I’ve had three sons graduate from high school and this week the second graduated from university.
Since education has always been an emphasis in our home, graduations have been a time of great pride and, to be honest, great relief. My wife and I and our kids have all felt a huge weight lifted from our shoulders with the completion of each educational level. You simply cannot deny that the dedication of time and effort to an education is often difficult to justify, especially when it is costing money, yet it’s an achievement and a skill foundation that no one can take away.
High school graduation is a double-whammy. Not only does a student graduate from school, but often, from home, as well. Whether a grad is heading off to university, college, the workplace or to find themselves in a post-grad experience, it is more common than not that he or she will leave the security of their parental home not long after that march across the stage.
In essence, a high school grad is giving up almost everything he or she has lived with since birth. Graduation tears are generally a combination of happiness and fear.
A university graduation is no less a double-whammy. This time, a student is graduating with a degree but also, for the most part, from the role of being a student. The most pressing focus of a university grad is what to do for a job and how to support oneself now that student loans will begin to demand payment and mom and dad are tapped out after 22 years of child support.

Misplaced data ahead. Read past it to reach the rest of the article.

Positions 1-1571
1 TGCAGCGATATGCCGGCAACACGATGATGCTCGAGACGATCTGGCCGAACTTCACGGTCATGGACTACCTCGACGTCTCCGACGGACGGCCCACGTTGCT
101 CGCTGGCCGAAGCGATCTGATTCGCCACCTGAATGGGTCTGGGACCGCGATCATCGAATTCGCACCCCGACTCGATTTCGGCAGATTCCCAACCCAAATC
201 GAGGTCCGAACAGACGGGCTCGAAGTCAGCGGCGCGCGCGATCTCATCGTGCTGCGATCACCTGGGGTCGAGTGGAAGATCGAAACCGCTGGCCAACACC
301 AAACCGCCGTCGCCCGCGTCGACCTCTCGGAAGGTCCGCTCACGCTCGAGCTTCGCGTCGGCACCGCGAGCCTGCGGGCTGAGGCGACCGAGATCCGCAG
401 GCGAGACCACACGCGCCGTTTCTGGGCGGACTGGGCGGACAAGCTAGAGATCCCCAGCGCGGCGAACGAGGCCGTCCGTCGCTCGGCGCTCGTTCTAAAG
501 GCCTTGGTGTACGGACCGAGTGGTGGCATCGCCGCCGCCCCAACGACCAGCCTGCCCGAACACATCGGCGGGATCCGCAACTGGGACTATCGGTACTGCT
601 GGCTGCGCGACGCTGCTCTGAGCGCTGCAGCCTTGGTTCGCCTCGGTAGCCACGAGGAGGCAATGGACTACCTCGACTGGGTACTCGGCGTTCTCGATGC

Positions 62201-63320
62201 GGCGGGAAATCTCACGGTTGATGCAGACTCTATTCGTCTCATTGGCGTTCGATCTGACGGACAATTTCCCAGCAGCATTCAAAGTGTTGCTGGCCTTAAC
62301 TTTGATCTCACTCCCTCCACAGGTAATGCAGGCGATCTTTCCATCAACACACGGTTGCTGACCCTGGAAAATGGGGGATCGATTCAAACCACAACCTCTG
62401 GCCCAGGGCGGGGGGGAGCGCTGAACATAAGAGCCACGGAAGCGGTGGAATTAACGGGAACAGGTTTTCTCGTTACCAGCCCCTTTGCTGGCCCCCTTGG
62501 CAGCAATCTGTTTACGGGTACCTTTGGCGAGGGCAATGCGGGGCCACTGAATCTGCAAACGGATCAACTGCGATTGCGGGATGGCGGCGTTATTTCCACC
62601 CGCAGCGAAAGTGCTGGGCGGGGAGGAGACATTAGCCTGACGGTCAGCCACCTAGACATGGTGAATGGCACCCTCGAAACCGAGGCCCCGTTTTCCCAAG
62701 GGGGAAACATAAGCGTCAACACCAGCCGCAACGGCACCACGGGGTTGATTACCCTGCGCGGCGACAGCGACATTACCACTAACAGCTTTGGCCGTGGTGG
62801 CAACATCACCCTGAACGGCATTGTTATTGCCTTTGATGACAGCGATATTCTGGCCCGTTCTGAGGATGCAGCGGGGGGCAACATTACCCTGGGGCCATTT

I sat over dinner with my recently graduated son and he looked at me with that deer-in-the-headlights face and said, “What’s your advice?” He’s been in school since the age of four and has worked hard. He has a solid foundation of education, but he’s trying to jump ahead a bit and see what the final “house” on that foundation, in which he’ll live his life, is going to look like. I suggested he was still a long way from that vision. My advice was to simply get out and live a little.
What every graduate who is not heading back to school in the fall needs is to get some life experience. Each has mastered the skill of being a student, but has little experience in being a wage-earner or contributor to the GDP of the country. Part-time work for the sake of earning money is a far cry from seeking employment in your field of study with the intent of pursuing a passion for the rest of your life. It can all be pretty daunting to a kid sitting with a square piece of cardboard resting on his head listening to speakers talk about the world of opportunities despite the fact that we all know there is a very limited job market for young people.
Education sets a foundation of knowledge, but experience applies that knowledge to something productive. You can’t possibly know whether that passion you thought existed at 18 is truly a lifetime passion until you get into the field and find out the practical side of it. There’s another graduation to wait for, from the idealism of all the learning to the realities of finding that niche we all refer to as a career.
Graham Hookey is an educator and writer. Email him at email@example.com.